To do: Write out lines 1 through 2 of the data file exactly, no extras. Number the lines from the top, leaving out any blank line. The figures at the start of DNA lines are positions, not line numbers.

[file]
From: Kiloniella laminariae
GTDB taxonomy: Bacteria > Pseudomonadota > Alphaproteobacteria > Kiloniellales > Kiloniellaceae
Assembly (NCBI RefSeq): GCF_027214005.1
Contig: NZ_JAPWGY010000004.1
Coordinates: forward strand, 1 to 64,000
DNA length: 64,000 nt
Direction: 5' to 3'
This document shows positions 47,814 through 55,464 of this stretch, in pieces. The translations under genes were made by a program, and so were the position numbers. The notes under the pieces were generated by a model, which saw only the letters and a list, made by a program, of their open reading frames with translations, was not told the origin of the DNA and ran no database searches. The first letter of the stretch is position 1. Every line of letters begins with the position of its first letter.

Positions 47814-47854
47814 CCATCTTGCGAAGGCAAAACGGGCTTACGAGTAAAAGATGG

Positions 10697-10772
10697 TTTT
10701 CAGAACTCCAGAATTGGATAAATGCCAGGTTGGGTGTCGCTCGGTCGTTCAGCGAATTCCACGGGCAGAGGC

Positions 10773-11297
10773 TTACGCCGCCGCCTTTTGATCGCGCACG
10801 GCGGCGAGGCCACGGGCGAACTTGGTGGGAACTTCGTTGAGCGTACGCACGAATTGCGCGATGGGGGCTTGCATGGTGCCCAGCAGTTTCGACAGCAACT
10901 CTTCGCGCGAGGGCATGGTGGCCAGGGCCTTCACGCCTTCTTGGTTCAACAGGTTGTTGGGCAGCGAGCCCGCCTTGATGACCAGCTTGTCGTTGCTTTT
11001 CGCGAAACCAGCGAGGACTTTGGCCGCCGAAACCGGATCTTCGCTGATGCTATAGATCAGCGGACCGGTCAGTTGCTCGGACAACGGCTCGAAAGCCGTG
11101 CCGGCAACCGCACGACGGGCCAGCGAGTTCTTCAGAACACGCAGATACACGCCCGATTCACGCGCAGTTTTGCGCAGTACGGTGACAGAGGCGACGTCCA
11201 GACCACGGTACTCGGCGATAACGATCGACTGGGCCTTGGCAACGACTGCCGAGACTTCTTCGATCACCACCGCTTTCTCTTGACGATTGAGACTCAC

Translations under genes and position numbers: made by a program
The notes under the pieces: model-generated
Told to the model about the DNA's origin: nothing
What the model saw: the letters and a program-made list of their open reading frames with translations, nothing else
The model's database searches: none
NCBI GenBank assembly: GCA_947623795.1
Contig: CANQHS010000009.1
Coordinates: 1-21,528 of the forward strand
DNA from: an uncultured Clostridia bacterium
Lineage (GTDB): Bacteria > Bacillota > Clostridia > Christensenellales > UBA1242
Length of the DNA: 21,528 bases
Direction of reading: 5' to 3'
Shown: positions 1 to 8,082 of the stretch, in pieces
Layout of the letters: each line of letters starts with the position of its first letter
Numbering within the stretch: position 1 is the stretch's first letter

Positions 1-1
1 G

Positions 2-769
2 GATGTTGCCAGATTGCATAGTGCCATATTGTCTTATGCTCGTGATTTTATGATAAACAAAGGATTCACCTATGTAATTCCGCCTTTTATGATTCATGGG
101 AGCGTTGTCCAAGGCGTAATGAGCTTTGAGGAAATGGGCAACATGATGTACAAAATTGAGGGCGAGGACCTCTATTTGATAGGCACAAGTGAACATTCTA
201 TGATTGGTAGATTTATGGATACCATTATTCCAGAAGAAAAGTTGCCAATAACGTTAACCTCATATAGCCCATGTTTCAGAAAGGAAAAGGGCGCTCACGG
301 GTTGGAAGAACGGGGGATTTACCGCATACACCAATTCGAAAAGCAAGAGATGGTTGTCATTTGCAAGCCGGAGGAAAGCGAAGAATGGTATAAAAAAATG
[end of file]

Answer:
From: Kiloniella laminariae
GTDB taxonomy: Bacteria > Pseudomonadota > Alphaproteobacteria > Kiloniellales > Kiloniellaceae